I had a few readers ask about planting potatoes in May, June or July. My assumption was — that either”planting potatoes late” was an after-thought for those who asked — or they had some extra seed-potatoes on hand. So of course, my answer was “Go for it!”.
If that was the case then that’s still my answer because if you don’t plant — it’s a sure thing that you won’t harvest.
But after Sandra’s comment to my last post I realized my assumption may have been incorrect and that some readers — who have not grown potatoes before —-may have needed more information to help them make the best decision about whether or not they wanted to plant potatoes that late in the season.
I’ll give that information now by covering
- the optimum time to plant to get the best yield and
- the various things that can happen when you plant late in the season.
Optimum Planting Time for Potatoes
Years ago — I remember hearing that March 15th was ideal time to plant potatoes in Virginia. I personally have never found that date satisfactory. It seems to always be cold then and potatoes planted in cold damp soil in my garden just sit there and do nothing. But the date gives you an idea of what to aim for — at least in Virginia. In some states — Maine for example — they don’t plant potatoes until June.
Basically — potatoes are a cool weather crop. They produce more when they’re started in the spring. Once temperatures go above 90 degrees — they don’t like it.
In areas like Virginia where there’s a good chance of drought and high heat every year, our best bet for a bumper crop is to plant in the spring and plant early to mid-season varieties.
Planting Potatoes Late — What can Happen
You can plant any variety late or you can plant a late season variety, BUT if they run into hot weather while they’re in the stage of bulking (or making potatoes) you’ll get a low yield — sometimes in the form of more small potatoes than large ones.
The early variety, Chieftan, always out-produces the mid-season variety, Kennebec, in my garden. (The bonus is I get great early crops from Kennebec volunteers the following year when they get those spring conditions they like.)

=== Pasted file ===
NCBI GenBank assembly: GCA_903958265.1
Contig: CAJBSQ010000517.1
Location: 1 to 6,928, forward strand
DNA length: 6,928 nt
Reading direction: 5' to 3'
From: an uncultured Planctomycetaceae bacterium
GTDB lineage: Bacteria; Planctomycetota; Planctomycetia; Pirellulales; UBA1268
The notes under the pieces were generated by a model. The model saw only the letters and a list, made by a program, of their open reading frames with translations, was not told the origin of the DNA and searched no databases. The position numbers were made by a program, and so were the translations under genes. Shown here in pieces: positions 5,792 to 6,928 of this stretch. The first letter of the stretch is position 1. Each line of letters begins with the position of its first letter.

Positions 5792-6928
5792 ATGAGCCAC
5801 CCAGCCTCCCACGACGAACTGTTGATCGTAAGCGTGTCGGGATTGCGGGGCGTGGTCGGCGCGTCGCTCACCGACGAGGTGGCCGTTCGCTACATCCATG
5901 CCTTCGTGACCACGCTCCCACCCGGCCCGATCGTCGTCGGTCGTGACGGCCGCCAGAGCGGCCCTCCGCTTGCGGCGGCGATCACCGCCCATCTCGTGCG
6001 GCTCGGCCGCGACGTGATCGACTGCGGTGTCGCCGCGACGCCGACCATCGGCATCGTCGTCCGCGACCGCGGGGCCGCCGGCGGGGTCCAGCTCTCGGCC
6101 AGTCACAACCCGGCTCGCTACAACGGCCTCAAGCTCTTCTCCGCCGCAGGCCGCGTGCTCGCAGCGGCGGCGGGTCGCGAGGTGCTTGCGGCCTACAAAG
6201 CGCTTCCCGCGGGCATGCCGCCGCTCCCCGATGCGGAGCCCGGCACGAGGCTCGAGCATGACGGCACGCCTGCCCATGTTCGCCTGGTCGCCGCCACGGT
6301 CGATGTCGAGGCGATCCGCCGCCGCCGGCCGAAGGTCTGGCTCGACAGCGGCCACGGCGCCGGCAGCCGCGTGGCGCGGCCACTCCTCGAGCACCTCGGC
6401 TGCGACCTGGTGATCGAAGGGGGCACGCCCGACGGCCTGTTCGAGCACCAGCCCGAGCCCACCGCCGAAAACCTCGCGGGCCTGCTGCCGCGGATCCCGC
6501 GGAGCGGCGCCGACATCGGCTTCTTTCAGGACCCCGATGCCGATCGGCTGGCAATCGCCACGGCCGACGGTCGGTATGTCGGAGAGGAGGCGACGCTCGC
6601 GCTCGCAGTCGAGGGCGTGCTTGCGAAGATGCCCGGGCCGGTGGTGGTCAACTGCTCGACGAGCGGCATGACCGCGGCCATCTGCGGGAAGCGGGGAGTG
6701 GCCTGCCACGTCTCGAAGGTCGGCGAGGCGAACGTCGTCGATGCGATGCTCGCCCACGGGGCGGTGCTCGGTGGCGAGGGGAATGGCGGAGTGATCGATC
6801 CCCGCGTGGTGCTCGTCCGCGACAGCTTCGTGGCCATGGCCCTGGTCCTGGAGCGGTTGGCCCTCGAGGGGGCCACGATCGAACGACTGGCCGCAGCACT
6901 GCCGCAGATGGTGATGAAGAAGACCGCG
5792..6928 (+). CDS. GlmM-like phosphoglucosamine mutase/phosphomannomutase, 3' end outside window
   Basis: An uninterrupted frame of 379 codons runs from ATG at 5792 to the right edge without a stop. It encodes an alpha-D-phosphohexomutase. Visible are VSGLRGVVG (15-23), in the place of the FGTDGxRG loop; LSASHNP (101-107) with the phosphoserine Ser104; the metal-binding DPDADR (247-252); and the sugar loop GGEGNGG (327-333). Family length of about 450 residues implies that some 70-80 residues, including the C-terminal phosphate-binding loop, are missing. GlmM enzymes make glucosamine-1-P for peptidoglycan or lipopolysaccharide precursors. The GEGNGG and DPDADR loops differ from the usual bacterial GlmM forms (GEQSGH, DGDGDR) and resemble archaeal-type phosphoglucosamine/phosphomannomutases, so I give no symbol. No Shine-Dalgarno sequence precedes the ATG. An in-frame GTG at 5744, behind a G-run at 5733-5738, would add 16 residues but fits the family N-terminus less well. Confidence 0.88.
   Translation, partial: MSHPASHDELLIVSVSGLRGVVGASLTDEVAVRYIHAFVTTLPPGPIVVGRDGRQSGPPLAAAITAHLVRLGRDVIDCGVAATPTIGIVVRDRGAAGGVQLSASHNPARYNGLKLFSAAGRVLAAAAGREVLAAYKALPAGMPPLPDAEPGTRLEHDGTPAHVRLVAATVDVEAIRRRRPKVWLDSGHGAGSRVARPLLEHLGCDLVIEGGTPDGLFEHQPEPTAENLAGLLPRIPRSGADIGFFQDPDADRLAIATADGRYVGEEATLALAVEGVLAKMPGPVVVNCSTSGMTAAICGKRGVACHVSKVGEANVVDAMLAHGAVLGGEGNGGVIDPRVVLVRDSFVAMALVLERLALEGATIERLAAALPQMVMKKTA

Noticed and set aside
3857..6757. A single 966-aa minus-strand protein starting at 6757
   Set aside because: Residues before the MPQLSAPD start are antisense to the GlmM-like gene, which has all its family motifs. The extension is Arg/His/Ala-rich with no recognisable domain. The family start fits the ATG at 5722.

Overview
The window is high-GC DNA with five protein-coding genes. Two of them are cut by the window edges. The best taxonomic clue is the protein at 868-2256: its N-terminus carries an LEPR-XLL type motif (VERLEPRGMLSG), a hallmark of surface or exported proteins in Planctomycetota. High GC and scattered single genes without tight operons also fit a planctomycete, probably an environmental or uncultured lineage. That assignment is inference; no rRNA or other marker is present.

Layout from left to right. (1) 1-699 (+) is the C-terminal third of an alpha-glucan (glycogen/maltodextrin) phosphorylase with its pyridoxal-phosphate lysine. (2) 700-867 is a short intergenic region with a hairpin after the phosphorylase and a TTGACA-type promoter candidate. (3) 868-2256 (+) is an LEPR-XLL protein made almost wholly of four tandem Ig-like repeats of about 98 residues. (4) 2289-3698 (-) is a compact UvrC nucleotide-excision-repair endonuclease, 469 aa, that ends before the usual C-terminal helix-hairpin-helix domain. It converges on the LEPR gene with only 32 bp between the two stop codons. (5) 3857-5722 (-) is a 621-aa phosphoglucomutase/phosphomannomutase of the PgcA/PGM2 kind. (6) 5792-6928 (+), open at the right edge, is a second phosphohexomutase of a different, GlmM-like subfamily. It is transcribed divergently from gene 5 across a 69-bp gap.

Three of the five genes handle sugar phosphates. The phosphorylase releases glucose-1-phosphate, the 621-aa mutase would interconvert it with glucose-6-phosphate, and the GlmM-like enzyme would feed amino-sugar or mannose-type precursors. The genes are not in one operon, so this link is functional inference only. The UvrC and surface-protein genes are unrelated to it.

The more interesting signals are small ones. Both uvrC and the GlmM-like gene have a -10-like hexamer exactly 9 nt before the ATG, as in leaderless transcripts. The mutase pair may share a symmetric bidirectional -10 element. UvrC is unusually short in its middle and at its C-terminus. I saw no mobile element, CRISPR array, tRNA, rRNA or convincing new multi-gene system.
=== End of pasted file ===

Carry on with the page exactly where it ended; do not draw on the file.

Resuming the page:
(See my last post to help determine whether or not to allow your volunteer potatoes to produce.)
Whenever I’ve planted late season varieties — I get potatoes — but I’d hate to think I had to depend on just that harvest for the year. In my garden late varieties are no where near as bountiful as the early and midseason varieties.
Currently, when I want late potatoes — rather than a late variety — I plant what’s left of my mid-season Kennebecs and take my chances on the weather.
This year — I planted the last of my potatoes in June. Yes, that’s late — but the year has been so unusual that I figured it’d be worth a try. The plants look fine but have not blossomed. (When potatoes blossom you have a good idea that new potatoes are forming.)(I’ve read that some potatoes don’t bloom although any I’ve planted have always bloomed.)
After Sandra said she had poked around for potatoes I decided to take a look under my late planting. Sure enough I found just about what Sandra found for her May planting — marble sized potatoes.
Foliage on my June planted potatoes still looks good. If the foliage starts to decline and dies back — that’s a sign the potatoes have finished growth for the season.
I’ll just have to wait and see what happens. It’ll depend a lot on what the weather is like. If I end up with not much of a crop — I’m sure I’ll get nice potatoes early next year from any left in the ground after harvest.
If you can only do one planting of potatoes — plant in the spring in soil high in organic matter to increase your chances of a bountiful harvest. If you want to extend the harvest — stagger your plantings like I do — every 3 weeks or so.
Just keep in mind that your 2nd and 3rd planting may or may not meet up to the planting grown under optimum conditions.
More Posts on Potatoes:
Organic gardening is easy, effective, efficient — and it’s a lot healthier.
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